China, July 13
The US has not achieved what it wished in its attempts to rope in the European Union against China. Germany’s Economy and Energy Minister Peter Altmaier told German newspaper Frankfurter Allgemeine Zeitung that Berlin objects to sanctioning and isolating China on so-called human rights affairs.
“It has always been the policy of the Western international community, including the EU, that international trade relations cannot be based solely on how democratic a country is,” Altmaier said, noting Germany is “not the world’s headteacher of morality.” His attitude is representative among Germans.
Germany took on the EU’s rotating six-month presidency from July 1. It is committed to promoting a unified foreign policy within the bloc, especially its China policy. Berlin has reacted differently from Washington in regard to 5G and other China affairs, reflecting a deepening transatlantic split in strategies.
German Chancellor Angela Merkel recently drew the attention of US media by saying, “As we are experiencing firsthand, you cannot fight the pandemic with lies and disinformation any more than you can fight it with hate or incitement to hatred.”
The US and the EU are allies with solid bonds. Anyone who believes Europe will help China confront the US will be utterly wrong. But can the US woo Europe to confront China like it confronted the former Soviet Union? Washington has shown such a will, but it is just fantasy.
The world has changed. Now, economic security is most vital for Europe. Military security is still important, but Europe is rarely threatened militarily – it is more than absurd to call China a security threat to Europe. Europe needs to strengthen itself if it wants to avoid decline. The US has openly claimed that its own interests come first. Europeans have been repeatedly reminded that they have to increase their own strength and autonomy.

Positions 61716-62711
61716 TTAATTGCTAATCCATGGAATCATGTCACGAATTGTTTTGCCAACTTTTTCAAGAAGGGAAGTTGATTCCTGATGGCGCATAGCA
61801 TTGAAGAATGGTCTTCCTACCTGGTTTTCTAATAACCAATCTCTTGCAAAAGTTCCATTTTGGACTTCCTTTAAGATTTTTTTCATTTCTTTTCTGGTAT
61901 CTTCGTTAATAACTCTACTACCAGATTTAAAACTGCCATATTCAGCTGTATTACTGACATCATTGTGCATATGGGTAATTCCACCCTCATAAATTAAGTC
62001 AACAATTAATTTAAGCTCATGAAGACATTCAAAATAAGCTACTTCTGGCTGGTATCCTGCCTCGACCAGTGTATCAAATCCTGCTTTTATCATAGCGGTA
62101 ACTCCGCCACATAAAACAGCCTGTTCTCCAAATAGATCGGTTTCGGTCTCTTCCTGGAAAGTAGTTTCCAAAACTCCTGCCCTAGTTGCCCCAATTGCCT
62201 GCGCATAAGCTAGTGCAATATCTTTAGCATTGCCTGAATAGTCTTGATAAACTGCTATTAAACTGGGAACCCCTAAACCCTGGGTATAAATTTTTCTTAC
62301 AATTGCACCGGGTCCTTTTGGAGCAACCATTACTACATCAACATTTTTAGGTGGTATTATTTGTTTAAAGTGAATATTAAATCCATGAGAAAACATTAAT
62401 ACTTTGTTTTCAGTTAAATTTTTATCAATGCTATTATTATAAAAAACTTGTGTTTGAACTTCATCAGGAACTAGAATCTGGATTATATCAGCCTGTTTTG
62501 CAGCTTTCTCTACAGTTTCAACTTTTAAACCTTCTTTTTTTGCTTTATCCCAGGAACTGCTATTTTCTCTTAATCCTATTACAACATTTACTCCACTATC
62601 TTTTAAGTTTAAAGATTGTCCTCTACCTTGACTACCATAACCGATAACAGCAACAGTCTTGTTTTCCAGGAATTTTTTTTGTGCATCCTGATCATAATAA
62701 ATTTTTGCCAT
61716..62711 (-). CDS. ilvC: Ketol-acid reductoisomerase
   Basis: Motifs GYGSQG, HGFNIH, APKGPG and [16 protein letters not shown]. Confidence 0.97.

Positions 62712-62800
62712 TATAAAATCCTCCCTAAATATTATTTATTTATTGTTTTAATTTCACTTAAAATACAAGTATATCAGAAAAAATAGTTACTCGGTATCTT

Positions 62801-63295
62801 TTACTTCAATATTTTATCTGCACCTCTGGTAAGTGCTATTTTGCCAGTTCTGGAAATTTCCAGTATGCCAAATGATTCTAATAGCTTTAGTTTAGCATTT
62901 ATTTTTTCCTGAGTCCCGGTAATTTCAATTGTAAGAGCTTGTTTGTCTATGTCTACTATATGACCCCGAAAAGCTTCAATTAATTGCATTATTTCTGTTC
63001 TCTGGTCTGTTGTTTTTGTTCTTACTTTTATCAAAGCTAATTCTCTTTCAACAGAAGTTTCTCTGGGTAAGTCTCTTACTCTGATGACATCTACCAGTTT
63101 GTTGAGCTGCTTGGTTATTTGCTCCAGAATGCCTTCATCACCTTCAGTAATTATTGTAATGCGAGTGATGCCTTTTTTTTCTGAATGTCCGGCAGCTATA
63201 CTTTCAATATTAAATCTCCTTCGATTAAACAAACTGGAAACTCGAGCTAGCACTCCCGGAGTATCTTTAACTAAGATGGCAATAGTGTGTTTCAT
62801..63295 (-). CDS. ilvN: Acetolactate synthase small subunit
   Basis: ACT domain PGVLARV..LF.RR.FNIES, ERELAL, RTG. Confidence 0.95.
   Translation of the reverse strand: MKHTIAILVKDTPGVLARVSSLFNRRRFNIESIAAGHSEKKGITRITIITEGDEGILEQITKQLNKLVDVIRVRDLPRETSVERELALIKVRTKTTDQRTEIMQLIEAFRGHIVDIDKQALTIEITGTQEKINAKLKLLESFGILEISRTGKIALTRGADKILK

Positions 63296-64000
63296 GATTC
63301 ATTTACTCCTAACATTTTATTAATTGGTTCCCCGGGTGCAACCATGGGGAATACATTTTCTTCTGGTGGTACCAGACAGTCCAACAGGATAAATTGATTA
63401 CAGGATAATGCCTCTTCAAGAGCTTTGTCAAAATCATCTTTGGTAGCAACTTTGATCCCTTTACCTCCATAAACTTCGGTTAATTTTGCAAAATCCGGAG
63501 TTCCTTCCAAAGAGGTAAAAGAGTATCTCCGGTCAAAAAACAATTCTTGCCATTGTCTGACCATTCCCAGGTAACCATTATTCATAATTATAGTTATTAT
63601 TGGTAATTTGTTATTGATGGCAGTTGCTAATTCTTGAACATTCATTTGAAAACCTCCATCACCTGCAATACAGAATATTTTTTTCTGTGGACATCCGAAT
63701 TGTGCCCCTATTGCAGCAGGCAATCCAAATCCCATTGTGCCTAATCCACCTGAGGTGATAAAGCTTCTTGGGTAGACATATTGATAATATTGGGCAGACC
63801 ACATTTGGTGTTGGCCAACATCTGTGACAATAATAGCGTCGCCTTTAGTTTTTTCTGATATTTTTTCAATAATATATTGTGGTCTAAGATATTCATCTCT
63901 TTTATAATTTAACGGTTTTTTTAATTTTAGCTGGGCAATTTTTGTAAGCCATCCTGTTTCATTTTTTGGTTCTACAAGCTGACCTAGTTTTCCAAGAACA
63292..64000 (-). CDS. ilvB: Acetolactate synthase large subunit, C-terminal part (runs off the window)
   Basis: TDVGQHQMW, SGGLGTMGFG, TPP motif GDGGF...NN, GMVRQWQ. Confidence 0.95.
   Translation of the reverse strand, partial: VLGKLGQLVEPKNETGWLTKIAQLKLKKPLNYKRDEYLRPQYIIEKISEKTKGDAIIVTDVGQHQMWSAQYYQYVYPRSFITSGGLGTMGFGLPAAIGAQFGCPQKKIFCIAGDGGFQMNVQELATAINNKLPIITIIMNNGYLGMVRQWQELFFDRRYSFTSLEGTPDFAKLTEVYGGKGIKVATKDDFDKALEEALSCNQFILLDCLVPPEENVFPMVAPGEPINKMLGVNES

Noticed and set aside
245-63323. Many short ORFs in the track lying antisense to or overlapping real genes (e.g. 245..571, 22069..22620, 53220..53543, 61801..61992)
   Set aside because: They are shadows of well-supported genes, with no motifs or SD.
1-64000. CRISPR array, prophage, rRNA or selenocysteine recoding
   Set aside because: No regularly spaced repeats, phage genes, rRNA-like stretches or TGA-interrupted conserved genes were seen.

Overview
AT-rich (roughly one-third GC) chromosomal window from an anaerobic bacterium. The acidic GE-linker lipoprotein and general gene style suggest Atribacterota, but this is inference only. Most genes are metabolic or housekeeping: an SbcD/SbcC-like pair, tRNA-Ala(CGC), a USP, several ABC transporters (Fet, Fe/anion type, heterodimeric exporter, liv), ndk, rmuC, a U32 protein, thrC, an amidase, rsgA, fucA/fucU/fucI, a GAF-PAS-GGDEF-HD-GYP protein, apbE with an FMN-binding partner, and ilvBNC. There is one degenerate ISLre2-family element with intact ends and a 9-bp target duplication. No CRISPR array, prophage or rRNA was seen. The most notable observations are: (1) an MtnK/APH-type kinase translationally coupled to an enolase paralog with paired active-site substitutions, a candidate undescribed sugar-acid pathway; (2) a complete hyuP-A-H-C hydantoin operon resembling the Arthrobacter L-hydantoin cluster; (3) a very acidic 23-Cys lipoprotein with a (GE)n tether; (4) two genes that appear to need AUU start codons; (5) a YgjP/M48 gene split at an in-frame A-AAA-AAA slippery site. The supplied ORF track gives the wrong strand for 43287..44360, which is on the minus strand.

Decoupling from China goes completely against Europe’s interests. Despite competition between the two sides, China provides irreplaceable market resources for Europe to keep being powerful. To consolidate its hegemony, the US has partially decoupled from China. But why should Europe follow suit if it cannot afford a similar loss? To cozy up to the White House?
In fact, the US not only suppresses China, but also squeezes Germany’s room for economic development. Washington does not allow a single force to pose any actual competition to it. It is puffed up with arrogance. The conflicts between the US and Germany are unavoidable. The more arbitrary Washington becomes to bring Berlin to its knees, the more public their conflicts may turn.
China poses no threat to Europe. China adopts mild foreign policies and has become a super market. This is the fundamental reason that Europe refuses to follow the US lead to contain China. As long as China sticks to its strategy of cooperating with the world and seeking win-win results, US attempts to woo other countries to deal with China are bound to fall flat. Some countries play flip-flop as they are pressed by Washington.
Ideological incitement is the frequently used anti-China tactic of Washington and its allies. They relentlessly promote that China is an “authoritarian regime” that goes against the values of a “free world,” which has deluded many Westerners and has become a source of the opinion pressure in these countries to confront China.
China must stick to its own development path and governance style. This is the right of the Chinese people. Based on this, China faces the difficult task of easing the clashes of values with some Western countries and reducing the chance of clashes. If we explore from this direction, we could weaken the US’ ability to drive a wedge between China and Europe and strip Washington’s opportunities of anti-China propaganda.
The US has walked on the evil path of containing China as its competitiveness is declining while China does not challenge world order. As long as China keeps steady strategies, the extreme China policy of the US can hardly enlist the entire world. Washington will be propelled to make adjustments some day. (Global Times )